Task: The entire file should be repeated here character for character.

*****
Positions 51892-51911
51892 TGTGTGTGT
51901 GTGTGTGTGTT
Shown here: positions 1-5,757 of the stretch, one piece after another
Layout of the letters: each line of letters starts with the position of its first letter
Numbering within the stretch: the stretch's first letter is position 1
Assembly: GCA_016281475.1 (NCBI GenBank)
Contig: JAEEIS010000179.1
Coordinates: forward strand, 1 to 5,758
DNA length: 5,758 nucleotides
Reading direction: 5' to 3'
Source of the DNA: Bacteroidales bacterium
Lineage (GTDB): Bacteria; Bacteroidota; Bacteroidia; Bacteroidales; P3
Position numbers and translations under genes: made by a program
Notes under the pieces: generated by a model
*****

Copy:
Positions 51892-51911
51892 TGTGTGTGT
51901 GTGTGTGTGTT
Shown here: positions 1-5,757 of the stretch, one piece after another
Layout of the letters: each line of letters starts with the position of its first letter
Numbering within the stretch: the stretch's first letter is position 1
Assembly: GCA_016281475.1 (NCBI GenBank)
Contig: JAEEIS010000179.1
Coordinates: forward strand, 1 to 5,758
DNA length: 5,758 nucleotides
Reading direction: 5' to 3'
Source of the DNA: Bacteroidales bacterium
Lineage (GTDB): Bacteria; Bacteroidota; Bacteroidia; Bacteroidales; P3
Position numbers and translations under genes: made by a program
Notes under the pieces: generated by a model